So, the news today seem to ooze of the information allegedly straight from Microsoft about Windows 7 being released between summer and christmas. Almost the same amount of people have heard summer as those who heard christmas so I think that we all can agree upon that it’s all just a bunch of rumors.
Anyhow, whether they release summer, winter, fall or spring. I will so get me a mac the next time I upgrade anyhow. I have given Microsoft about ten years now (before then I was on Mac OS) to prove that they have a clue but I was let down. The only bright spot on the Microsoft OS front was XP, really. I raise my finger for Windows 2000 which did work really smooth after a bunch of service packs but if I remember correctly there was quite too many crashes on that system as well.
To conclude, Windows – you had your go. I’m going home to Mac again.
I REMEMBER BACK IN SCHOOL quite some years ago, we got a book in our hands and about one week to finish it. The title of this book was The Wave and we all read and tried to analyze. Probably the understanding of the actual story in this book did not hit me until a few years later, I thought I understood it but I guess I didn’t.This old thought made me fire of one big smile when I found out that this story actually had been made into a movie. Had to see it.
THE MOVIE kept the story and the feeling as I remembered it, some parts of it was changed to better fit a visual interpretation of course. The Wave is about a teacher which is a warrior of the old reactive ways and his mindset of letting the kids understand how the world works. By setting up a one week project where he aims to show everyone how easy it is to be caught up in a dictatorship he cross the line of what a teacher actually should let his pupils do.
BY THE FACT that the movie also is a German production, set in Germany in our time, the question about if a people who were enslaved in about fifty years ago can be so blind that they fall into the same trap once again is perhaps more up-to-date today then in a long time. The world spins on and it is so easy to forget about old teachings and do the same errors over and over again.
I CAN RECOMEND The Wave for most people out there. If you are a teacher speaking of the power of a group this is a great tool of education. Or if you are a parent trying to explain to your child about how easy it is to be talked into doing things you never had done else; this movie is for you all.
You can find more information about the movie over at IMDB.
ARRAYLIST and ARRAY are quite alike but in the same way very unlike. They can both keep data in a structure which you can walk through in different ways but the ArrayList is a bit more dynamic in how we can use it.
An Array is always declared with a static amount of data. In the example below we create an Array named myNumbers with space to hold three integers.
int myNumbers = new int;
UPON CREATION they will all be set to 0 so actually they exist directly after creation. If we try to access or add a fourth integer to this Array we would get an ArrayIndexOutOfBoundsException. You might think that all we need to do is to declare same myNumbers with more then three spaces for integers but if you do this the old myNumbers will be erased and a new created with more space.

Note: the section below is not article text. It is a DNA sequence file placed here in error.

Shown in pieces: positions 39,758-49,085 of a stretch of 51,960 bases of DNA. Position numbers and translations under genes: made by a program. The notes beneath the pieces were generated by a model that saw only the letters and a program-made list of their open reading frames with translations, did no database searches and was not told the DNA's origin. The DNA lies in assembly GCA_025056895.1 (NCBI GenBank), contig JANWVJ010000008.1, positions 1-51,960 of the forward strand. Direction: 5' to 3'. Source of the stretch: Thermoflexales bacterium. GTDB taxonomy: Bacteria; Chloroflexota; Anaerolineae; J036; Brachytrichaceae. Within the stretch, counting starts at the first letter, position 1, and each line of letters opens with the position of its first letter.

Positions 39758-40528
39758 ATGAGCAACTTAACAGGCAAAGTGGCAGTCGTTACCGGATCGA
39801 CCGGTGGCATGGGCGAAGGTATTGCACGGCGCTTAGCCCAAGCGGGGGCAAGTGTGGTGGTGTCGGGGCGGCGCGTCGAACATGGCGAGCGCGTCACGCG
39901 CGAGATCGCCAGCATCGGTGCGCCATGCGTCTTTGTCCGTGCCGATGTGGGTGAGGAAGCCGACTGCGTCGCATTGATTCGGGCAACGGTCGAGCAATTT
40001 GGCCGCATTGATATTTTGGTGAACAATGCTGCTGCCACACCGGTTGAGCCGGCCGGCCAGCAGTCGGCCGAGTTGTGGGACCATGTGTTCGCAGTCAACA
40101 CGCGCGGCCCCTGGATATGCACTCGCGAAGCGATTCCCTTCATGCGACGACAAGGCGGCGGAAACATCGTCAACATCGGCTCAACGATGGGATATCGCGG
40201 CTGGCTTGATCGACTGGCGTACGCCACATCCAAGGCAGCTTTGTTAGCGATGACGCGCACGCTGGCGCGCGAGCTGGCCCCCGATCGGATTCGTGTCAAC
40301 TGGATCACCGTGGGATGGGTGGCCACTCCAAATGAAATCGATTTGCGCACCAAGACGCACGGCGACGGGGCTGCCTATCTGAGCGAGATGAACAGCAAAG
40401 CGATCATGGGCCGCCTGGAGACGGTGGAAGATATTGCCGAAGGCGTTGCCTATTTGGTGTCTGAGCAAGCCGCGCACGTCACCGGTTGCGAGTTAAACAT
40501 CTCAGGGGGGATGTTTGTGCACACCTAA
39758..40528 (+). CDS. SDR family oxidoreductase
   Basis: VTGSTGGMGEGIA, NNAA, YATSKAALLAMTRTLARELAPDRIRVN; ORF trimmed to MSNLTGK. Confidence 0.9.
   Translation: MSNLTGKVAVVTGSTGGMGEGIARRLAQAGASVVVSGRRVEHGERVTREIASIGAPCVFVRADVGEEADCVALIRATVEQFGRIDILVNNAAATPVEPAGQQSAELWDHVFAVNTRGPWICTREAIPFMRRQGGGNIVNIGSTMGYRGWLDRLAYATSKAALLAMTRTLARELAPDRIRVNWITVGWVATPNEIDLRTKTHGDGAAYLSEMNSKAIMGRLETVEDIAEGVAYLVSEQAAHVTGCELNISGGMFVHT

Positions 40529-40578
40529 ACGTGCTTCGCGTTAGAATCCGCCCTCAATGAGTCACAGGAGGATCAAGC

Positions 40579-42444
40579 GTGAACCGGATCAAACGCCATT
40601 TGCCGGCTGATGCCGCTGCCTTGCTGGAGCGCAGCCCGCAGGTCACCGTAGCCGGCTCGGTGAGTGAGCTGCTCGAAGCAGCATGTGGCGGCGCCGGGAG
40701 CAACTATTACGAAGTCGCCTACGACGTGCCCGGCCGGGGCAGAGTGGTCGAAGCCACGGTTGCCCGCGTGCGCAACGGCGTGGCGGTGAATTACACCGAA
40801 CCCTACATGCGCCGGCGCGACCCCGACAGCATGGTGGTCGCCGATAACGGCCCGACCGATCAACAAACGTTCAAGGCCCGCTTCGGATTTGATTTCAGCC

int myNumbers = new int; /* this would completly erase the old myNumbers-array, creating a new one */
So if we would like to have the strength of an Array but feel that what we usually can do with it is to less we can as of Java 1.5 or later use an ArrayList. The declaration for an ArrayList look like this.
ArrayList name = new ArrayList();
THE CLASS should be what kind of variable you would like to store in the ArrayList, if you do not use any class here any object can be saved. Using no class at all is the same as using Object, i.e any object can be saved.
ArrayList myNumbers = new ArrayList(); /* can hold Integers only */ ArrayList collection = new ArrayList(); // can hold any object
When we have an ArrayList created we can use some built in functionallity to handle it. I will give short examples below in a code-snippet.
ArrayList myNumbers = new ArrayList(); /* can hold Integers only */ myNumbers.add(10); // adds the number 10 to the list myNumbers.add(10,1); /* adds the number 10 to second element in the list due to the fact that the first element have index 0 */ myNumbers.get(0); // get the first element from the list myNumbers.size(); /* returns the number of elements in list, in our case 2 */ myNumbers.isEmpty(); // true if empty int myCheckedNumber = 10; myNumbers.contains(myCheckedNumber); /* returns true if 10 is within the list */ System.out.println(myNumbers); /* would print "[10,10]" in console */
WORTH TO REMEMBER is that an Array with n elements would only need about 4*n bytes of memory. If we use an ArrayList for the same n elements would require about 20*n bytes of memory. The reason for this is that the ArrayList is an array of objects as well as an array of references. Due to this fact we always should use Array if we know how many elements we will need and memory is an issue for us. ArrayList should in this aspect only be used in cases where we need functionallity from it.